The second reason for a reassessment of the threat from Russia is that we can now see that Russia never had a military force able to carry out large-scale offensive operations against determined defenders. The war has laid bare the fact that Russian military doctrines – their use of tanks, fighter planes etc. – are ineffective in the face of NATO doctrines taught to Ukraine by the US. Their equipment has essential defects, the technology they possess that actually functions is imported, and the pilots are poorly trained. Overall, it seems that the Russian autocracy is not capable of development, at least in a military sense. This was also the case prior to the war in Ukraine. Putin’s Russia does have intentions and ambitions that are worrying, but it does not have an equally worrying capability of acting on these ambitions. This is at least true when, hopefully in a short time, we can achieve a joint defence in the Nordic region, which will operate as an integrated part of a NATO command structure in the event of a conflict.

The role of the Armed Forces needs to change

A strong Nordic region and a weak Russia has several implications. First, it may no longer be necessary for the Norwegian Armed Forces to invest significant resources to ensure the capability to receive war-time support from allies. The Norwegian Armed Forces currently have three missions: directing defence of Norwegian territory, receiving allied troops, and joint military interventions abroad. Once Finland and Sweden join NATO, we will have significant military capability already stationed here in the Nordics. In any case, allied troops and equipment can now arrive through the Baltic Sea, where NATO will have complete dominance, and then through Sweden.

This would imply a reduction of one third of the Armed Forces’ portfolio. Resources could be reinvested in more direct fighting power. With such a strong Nordic region, the US will lessen in importance for Norway’s defence, and it will therefore also be less important to impress the US with missions abroad. NATO membership for Sweden and Finland could potentially imply a reduction in the Armed Forces’ missions from three to one.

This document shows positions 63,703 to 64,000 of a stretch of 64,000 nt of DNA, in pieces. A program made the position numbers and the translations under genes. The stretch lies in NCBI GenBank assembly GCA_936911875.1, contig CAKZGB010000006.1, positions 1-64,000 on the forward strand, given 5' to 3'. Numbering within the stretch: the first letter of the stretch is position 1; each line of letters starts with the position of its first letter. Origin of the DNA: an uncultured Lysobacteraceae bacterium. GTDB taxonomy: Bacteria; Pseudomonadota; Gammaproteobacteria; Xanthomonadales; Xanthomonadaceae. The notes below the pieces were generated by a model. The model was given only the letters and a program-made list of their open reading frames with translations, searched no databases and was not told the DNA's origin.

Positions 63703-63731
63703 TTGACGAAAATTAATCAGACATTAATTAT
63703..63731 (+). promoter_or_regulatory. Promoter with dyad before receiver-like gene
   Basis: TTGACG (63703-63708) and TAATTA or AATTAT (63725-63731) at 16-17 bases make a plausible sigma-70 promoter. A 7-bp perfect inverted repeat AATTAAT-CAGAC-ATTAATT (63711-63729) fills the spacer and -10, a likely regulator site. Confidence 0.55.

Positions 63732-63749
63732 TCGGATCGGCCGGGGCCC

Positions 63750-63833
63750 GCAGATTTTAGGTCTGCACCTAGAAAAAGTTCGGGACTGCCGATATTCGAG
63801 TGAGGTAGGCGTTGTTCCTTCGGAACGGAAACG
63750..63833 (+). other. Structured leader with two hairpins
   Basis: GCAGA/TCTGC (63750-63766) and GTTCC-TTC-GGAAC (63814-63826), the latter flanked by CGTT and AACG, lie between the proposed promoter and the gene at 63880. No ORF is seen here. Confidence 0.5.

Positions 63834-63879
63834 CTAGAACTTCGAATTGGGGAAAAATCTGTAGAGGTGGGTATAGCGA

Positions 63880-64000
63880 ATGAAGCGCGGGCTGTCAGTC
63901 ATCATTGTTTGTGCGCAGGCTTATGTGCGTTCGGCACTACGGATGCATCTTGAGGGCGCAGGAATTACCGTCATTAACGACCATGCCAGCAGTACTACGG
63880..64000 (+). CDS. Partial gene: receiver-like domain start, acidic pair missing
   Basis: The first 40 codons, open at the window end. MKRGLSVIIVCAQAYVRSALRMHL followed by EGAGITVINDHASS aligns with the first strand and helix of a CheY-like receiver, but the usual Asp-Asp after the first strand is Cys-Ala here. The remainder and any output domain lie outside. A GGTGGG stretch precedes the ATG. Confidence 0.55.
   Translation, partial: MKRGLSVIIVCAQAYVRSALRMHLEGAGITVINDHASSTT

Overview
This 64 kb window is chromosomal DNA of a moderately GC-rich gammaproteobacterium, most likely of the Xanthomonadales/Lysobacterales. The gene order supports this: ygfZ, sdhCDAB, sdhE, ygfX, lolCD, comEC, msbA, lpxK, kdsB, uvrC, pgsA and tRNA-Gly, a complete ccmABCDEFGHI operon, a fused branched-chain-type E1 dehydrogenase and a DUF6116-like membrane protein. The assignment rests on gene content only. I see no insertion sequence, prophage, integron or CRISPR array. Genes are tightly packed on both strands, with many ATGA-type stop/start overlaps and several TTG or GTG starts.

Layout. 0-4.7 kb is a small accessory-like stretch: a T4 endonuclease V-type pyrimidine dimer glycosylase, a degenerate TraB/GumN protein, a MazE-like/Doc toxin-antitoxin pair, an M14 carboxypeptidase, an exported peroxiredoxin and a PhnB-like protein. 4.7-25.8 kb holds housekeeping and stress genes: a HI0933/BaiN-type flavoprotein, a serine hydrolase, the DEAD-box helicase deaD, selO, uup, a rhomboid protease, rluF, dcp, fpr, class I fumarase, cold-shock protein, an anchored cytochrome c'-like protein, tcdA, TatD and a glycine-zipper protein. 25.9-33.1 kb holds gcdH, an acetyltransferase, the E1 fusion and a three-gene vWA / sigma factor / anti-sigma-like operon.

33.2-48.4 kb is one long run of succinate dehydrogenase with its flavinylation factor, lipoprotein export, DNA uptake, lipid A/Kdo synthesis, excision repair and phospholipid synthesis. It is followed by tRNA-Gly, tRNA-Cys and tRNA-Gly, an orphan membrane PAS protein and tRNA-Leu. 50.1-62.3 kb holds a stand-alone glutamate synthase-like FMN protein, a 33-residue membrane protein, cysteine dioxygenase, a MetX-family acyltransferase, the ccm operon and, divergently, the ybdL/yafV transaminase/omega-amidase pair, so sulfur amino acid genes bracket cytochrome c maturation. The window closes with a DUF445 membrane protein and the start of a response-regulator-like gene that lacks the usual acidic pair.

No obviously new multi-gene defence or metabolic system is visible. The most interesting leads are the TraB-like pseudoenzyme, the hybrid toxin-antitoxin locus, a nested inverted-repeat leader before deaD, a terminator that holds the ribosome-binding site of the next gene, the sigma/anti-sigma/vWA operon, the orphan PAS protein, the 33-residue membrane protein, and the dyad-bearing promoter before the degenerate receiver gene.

The defence spending

Secondly, the new situation should lead to a debate on whether we actually want to spend 2% of our GDP on defence. 2% is a target figure for NATO but it is voluntary for the individual nations. As mentioned, it will be of lesser importance to impress the US with missions abroad and significant investments. Thus, the question that remains is whether such a substantial investment in defence is necessary to keep Russia at bay.

Given the warnings from several political parties that we will not be able to afford our current level of welfare in the future, is it acceptable to sustain NATO at its present level of military dominance? It is true that it is less expensive to deter a war than fight one. Additionally, Norway’s defence capabilities in the North do not only secure the peace, they also prevent Russia from exerting pressure on us with military force. However, with Sweden and Finland joining NATO, we need to carry out new analyses to identify the minimum level of investments required by Norway and the other Nordic countries for securing a deterrent ability to prevent Russian aggression.

This debate cannot be entrusted solely to military experts. It is a question of society-wide priorities. By acknowledging that no level of investments in the Armed Forces will give a guaranteed deterrent ability, it all comes down to a question of risk. We need to find a balance between how much risk we can tolerate and how many resources we are willing to invest in our Armed Forces in order to minimise this risk by means of deterrence. With Russia weakened and the Nordic region strengthened, a decent deterrent ability can be achieved with reduced capabilities.